Queer parks board commissioner Spencer Herbert says he wants to be the NDP candidate for the new riding of Vancouver-West End in the next provincial election.
Herbert says his priorities for the campaign will be housing and homelessness, culture and the arts, climate change and the environment, and the need for St Paul’s Hospital to remain in the West End.
Speaking in support of Herbert’s bid for the nomination were former NDP MLA and current queer city councilor Tim Stevenson; Little Sister’s co-owner Jim Deva; former MLA Emery Barnes’ daughter, Constance; and parks commissioner Loretta Woodcock.
Herbert announced his intention to seek the nomination on May 20.
While no one else is contesting the NDP nomination in Vancouver-West End yet, whoever wins the party’s nod to represent them in the next election could face former Vancouver Canucks owner Arthur Griffiths, who is looking to run in the riding as the Liberal candidate.
Griffiths also announced his candidacy Tuesday.
Herbert says running against the millionaire businessman would be a “David and Goliath” fight.
He stopped short of calling Griffiths a parachute candidate but poked fun at Griffiths’ living in West Point Grey.
“The West End is my home,” says Herbert, who moved into the area a year ago.
Stevenson agreed, suggesting Griffiths will throw a lot of money into trying to win the riding.
But he still thinks Herbert has a good chance.
“He really is a superb candidate for us to have,” Stevenson says.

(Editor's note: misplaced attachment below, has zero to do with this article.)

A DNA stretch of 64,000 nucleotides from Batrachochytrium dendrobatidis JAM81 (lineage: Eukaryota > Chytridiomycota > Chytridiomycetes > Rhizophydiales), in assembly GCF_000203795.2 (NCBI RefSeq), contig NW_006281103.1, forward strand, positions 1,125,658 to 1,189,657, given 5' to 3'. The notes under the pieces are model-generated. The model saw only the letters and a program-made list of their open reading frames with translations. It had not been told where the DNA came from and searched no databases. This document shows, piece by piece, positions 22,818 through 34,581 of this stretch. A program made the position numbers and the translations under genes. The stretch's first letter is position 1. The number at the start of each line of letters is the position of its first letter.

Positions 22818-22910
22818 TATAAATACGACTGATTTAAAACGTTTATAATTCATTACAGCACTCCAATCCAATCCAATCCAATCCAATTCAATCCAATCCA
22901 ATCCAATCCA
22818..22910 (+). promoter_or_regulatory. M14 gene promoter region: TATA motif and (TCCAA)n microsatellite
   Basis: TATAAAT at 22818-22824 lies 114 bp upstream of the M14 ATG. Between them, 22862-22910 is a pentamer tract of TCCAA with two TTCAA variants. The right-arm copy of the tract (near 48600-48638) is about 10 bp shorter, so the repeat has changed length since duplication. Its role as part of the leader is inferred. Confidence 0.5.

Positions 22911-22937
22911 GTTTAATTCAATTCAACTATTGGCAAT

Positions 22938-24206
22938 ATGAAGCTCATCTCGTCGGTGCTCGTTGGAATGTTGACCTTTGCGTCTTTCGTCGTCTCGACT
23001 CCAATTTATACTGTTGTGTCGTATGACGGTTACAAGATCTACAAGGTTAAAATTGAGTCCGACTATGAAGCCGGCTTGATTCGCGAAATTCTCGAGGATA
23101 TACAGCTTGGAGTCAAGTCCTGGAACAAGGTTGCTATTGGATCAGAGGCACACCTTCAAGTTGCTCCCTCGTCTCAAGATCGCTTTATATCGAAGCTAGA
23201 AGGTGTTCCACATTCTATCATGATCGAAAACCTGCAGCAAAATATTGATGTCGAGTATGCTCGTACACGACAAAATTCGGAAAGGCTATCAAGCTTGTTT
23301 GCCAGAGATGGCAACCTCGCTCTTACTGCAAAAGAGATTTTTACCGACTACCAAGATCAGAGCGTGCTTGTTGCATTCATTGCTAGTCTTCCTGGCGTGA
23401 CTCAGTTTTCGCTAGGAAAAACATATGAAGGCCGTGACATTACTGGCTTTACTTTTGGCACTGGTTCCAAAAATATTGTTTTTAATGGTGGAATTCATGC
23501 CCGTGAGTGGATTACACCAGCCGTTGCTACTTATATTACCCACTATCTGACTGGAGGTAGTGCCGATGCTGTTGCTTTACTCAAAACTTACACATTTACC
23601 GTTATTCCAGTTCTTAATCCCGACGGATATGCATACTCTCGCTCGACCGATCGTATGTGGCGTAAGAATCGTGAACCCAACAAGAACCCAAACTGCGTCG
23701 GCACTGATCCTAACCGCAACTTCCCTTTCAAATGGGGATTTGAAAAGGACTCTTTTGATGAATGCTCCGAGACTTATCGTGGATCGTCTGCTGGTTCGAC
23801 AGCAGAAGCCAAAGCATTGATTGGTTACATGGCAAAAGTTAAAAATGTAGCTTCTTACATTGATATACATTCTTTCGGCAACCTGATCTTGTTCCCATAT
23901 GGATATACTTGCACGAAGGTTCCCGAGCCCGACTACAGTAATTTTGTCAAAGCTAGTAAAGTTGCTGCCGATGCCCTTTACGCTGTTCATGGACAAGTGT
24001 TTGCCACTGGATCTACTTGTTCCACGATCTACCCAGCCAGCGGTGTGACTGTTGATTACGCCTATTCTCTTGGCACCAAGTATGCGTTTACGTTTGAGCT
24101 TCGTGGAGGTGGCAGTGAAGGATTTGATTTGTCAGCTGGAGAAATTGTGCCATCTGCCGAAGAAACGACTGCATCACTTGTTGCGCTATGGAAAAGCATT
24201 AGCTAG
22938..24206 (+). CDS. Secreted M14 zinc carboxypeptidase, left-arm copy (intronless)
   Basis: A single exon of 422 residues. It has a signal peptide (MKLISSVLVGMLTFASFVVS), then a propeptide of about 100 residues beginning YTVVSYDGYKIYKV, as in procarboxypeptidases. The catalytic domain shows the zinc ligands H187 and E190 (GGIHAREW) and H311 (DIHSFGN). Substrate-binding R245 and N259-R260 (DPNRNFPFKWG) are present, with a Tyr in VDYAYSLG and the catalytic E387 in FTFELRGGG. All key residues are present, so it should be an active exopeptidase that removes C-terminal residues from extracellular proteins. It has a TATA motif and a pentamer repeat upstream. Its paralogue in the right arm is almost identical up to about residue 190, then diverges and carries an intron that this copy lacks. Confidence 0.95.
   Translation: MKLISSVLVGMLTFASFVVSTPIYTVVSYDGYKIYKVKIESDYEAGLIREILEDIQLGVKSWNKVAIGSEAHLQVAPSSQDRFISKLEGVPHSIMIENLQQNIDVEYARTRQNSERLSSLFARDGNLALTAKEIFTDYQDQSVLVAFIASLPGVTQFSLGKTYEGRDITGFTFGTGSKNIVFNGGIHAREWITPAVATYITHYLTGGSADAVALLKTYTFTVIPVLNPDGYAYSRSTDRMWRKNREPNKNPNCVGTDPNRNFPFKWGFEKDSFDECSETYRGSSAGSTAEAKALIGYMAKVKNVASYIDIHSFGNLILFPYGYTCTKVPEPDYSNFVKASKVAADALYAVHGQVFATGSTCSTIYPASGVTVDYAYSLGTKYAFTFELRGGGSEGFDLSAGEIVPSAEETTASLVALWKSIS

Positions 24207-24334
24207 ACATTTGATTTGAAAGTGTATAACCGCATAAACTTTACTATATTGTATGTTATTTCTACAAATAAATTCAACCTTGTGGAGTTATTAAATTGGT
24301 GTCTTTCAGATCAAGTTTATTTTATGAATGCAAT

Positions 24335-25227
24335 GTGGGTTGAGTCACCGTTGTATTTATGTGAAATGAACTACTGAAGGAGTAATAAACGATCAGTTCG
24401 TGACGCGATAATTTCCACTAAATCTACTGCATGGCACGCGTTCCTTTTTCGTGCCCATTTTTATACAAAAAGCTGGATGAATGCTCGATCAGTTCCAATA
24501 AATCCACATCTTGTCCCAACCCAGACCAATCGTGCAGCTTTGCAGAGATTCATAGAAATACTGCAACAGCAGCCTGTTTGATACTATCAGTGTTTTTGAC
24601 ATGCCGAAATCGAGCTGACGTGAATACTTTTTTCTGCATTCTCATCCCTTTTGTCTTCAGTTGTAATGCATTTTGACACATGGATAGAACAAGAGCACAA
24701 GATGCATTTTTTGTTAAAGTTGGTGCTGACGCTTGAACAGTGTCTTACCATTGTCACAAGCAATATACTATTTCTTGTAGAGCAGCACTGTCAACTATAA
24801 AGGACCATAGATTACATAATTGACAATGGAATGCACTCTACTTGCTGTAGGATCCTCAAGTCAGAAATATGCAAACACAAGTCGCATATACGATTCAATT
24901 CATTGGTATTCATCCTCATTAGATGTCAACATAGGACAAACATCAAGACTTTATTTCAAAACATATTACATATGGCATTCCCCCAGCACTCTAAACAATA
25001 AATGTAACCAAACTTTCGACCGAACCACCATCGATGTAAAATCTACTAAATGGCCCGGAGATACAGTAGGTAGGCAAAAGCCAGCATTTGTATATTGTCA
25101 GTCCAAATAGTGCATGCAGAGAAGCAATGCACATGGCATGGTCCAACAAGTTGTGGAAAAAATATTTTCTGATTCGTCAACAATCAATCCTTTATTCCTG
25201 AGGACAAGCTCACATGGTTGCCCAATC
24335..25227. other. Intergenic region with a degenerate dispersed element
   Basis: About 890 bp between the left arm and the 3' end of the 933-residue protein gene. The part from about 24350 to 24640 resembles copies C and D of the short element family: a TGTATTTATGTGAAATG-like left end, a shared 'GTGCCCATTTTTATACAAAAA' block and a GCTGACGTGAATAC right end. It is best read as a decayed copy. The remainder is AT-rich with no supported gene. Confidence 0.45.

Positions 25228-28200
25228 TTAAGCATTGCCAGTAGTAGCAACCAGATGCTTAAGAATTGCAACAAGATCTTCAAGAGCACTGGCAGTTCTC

Herbert lauded current Liberal Vancouver-Burrard MLA Lorne Mayencourt for his work on an addictions-treatment centre in the Prince George area.
But, he says, the situation has left the riding with an absentee MLA. “It’s time to change that and make sure our voices are heard,” Herbert says.
Mayencourt’s Vancouver-Burrard riding will be split in two in time for the next election, following a recommendation from the BC Electoral Boundaries Commission to divide the increasingly populous district into Vancouver-West End and Vancouver-False Creek.
Though the commission initially planned to run the new West End riding’s eastern boundary up Thurlow St between Sunset Beach and Davie St — thereby splitting the Davie Village in half — it amended the boundary in February to run up Burrard St instead, to encompass the entire gay village in one district.
When Herbert ran for the parks board in 2005,he was a community developer with the Roundhouse Community Centre. In that campaign, Herbert said more needed to be done to ensure the safety of queers in parks. He also campaigned to see more arts and celebrations take place in the parks, including gay celebrations such as Pride and Stonewall on Commercial Dr (now Eastside Pride).
Once elected, he also worked on the redevelopment of Nelson Park, just off the Davie Village, which had been in process for several years.
While it is not in the purview of the parks board, Herbert has steadfastly remained a supporter of keeping St Paul’s Hosptal in the West End. It’s important to have health care in close proximity to such a densely populated area, he says.